Automotive > Autonomous Vehicles Blog

'The Secret Race:' Driving Yourself vs. Self-Driving

by Roger Lanctot | 12月 24, 2019

First of all, let me say that no one should break the law. No one should violate speed limits. No one should drive a vehicle in such a way that might put other users of the road at risk. It is wrong to do what Alex Roy and others have done in driving at high speed across the U.S. to set new records – but the effort does have lessons for advancing safe driving behavior in a world where technology companies are seeking to eliminate human driving altogether. 

Alex Roy is an ardent advocate for human driving. He is an outspoken critic of autonomous driving or “self-driving” car technology intended, as he sees it, to remove mankind from behind the steering wheel – in fact, removing the steering wheel entirely.

The sixth principle of Roy’s 10-point Human Driving Manifesto:

“We Are Pro-Steering Wheel. No vehicle should be deployed without a steering wheel, and the Parallel automation to prevent a human driver from making a mistake.”

Roy sees the development of self-driving car technology as nothing less than a conspiracy to further marginalize mankind’s free will by eliminating the primary, preferred transportation choice – the individually owned and operated vehicle known as the car. This Roy-ian mantra is reflected in the man’s fixation on rally driving and – in the recent past – beating the record for driving non-stop across the U.S.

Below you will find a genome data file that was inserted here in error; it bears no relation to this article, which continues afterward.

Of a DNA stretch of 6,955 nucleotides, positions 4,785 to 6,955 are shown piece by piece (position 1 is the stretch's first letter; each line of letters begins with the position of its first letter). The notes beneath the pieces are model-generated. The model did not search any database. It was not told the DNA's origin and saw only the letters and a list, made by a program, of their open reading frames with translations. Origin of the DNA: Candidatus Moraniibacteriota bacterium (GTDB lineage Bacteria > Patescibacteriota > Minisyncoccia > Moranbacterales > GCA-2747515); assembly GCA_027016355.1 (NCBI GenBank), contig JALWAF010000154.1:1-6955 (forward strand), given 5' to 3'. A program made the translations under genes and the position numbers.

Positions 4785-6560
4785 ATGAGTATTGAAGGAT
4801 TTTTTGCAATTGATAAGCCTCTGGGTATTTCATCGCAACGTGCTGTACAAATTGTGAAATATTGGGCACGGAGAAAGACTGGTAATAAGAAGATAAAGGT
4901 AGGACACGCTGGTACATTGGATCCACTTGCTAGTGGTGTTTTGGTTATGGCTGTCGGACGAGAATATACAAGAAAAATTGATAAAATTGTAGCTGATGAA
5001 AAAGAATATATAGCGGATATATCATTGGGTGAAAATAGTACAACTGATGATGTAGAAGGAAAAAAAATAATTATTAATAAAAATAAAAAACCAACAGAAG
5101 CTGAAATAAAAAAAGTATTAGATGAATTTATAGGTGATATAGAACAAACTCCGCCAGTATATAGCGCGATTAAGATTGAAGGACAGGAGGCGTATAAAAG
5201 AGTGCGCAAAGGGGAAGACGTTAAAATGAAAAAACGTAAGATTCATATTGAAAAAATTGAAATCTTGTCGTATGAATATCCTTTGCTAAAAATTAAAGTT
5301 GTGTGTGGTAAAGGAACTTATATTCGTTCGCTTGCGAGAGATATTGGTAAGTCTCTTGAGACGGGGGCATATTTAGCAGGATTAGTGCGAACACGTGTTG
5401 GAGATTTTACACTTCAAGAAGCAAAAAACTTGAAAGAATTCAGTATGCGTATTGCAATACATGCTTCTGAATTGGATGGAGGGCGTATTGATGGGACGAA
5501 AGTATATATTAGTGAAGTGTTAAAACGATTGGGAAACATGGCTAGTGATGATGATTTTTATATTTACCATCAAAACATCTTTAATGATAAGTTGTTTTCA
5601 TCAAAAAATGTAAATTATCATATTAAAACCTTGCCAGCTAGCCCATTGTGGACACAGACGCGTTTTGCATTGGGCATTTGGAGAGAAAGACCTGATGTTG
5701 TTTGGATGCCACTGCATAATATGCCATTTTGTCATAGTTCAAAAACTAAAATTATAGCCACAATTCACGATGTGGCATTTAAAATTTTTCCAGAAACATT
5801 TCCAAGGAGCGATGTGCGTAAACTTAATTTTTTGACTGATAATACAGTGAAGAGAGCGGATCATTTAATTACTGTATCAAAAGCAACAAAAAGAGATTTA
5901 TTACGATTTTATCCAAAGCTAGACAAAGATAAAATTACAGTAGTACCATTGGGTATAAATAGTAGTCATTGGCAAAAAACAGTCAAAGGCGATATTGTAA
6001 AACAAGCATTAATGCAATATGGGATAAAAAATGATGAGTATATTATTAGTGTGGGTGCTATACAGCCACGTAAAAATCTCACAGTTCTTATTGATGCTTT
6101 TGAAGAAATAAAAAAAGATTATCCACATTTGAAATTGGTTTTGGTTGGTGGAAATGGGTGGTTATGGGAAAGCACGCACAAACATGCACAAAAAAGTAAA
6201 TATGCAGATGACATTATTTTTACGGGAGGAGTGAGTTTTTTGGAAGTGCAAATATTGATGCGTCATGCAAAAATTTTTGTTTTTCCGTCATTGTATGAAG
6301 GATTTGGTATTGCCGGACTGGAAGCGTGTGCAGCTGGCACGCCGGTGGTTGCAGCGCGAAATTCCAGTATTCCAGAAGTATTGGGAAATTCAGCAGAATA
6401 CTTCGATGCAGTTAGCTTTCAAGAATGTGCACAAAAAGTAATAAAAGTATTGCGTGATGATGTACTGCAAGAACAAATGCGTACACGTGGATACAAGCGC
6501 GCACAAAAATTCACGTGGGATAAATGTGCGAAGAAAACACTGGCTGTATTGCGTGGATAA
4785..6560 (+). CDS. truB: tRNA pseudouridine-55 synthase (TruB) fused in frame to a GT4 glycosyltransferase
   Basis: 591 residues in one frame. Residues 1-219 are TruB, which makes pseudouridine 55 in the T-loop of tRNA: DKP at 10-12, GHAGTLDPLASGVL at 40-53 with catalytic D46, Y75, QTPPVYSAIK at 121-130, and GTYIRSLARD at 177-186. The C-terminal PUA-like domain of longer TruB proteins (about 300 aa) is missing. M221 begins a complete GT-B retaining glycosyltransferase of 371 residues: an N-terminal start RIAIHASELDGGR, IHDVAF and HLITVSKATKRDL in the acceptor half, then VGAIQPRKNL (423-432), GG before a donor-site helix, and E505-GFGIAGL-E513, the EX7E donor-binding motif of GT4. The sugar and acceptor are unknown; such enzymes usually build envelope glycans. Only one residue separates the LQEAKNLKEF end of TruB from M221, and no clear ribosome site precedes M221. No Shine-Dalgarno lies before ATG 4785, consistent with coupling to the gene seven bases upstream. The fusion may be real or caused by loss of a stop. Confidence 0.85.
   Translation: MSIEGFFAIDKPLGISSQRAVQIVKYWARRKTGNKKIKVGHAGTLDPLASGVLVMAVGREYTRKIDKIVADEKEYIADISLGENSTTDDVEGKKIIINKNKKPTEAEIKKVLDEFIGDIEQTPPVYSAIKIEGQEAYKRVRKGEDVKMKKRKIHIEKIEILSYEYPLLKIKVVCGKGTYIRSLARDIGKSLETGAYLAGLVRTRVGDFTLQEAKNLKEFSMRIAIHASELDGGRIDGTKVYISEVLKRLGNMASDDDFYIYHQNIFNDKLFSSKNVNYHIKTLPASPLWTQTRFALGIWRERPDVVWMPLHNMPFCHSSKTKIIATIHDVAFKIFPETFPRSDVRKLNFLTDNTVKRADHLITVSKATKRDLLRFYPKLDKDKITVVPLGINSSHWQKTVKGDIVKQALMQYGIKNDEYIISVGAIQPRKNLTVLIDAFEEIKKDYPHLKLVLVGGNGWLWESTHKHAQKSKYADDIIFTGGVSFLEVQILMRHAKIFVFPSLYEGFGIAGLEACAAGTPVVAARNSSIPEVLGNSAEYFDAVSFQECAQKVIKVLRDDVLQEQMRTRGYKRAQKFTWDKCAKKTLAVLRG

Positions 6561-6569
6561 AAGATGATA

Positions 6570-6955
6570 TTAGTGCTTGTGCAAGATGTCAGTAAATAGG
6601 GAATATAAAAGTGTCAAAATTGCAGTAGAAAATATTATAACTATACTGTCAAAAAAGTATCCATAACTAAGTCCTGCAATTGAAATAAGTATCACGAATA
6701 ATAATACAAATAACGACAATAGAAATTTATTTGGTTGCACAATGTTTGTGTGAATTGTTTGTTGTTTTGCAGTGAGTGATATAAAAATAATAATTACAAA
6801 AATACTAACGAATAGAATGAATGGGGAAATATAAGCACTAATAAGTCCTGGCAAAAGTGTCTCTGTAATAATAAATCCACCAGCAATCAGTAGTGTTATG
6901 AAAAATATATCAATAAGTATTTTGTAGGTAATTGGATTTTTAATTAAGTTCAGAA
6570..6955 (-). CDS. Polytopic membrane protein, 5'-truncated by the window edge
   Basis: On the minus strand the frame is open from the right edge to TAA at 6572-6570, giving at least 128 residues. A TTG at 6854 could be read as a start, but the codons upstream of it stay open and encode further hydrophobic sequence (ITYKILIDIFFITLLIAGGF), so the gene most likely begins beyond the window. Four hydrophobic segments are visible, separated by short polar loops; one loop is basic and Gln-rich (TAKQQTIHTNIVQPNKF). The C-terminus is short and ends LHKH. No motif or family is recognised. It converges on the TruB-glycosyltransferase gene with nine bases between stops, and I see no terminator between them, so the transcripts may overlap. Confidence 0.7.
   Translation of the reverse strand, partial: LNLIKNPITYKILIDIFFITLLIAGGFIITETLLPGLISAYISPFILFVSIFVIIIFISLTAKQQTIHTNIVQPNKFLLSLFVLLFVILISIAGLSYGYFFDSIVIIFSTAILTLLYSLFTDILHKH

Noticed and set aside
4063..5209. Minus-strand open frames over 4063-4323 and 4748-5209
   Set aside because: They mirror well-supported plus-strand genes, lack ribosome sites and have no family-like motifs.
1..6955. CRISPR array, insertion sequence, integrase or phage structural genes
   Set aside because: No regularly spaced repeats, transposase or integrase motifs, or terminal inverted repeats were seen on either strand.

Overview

The effort is captured in a video, released on Itunes and Amazon Prime last Saturday, called “Apex: The Secret Race across America.” The race is secret because once law enforcement became aware of what was, briefly, an annual endeavor, the drivers became prey in a cat and mouse (car and cop?) cross-country run.

Apple and Amazon links: https://www.apexthesecretrace.com/

The movie captures the scientific and psychological attachment that drivers like Roy have to the challenge of high-speed, cross country driving. While the infamous “Cannonball Run” movie, named after Cannonball Baker who notched a 55-hour cross country time while riding a motorcycle in 1920, attracted unwanted attention to the drivers, it also drew nerds to the effort and a more serious and determined campaign to set new, faster times.

The more serious drivers quickly established a much tougher time to beat of 32 hours and 7 minutes in 1983. “The Secret Race” chronicles the efforts of Roy and his co-driver and an expansive team of tech tinkerers, researchers, legal support, airborne observers, and an on-board videographer to beat the 1983 record in 2007.

The movie documents the scope of Roy’s – and other drivers’ – necessary race preparations to take on the cross-country run. These efforts speak to both the capabilities and limitations of technology to enable the cross country effort.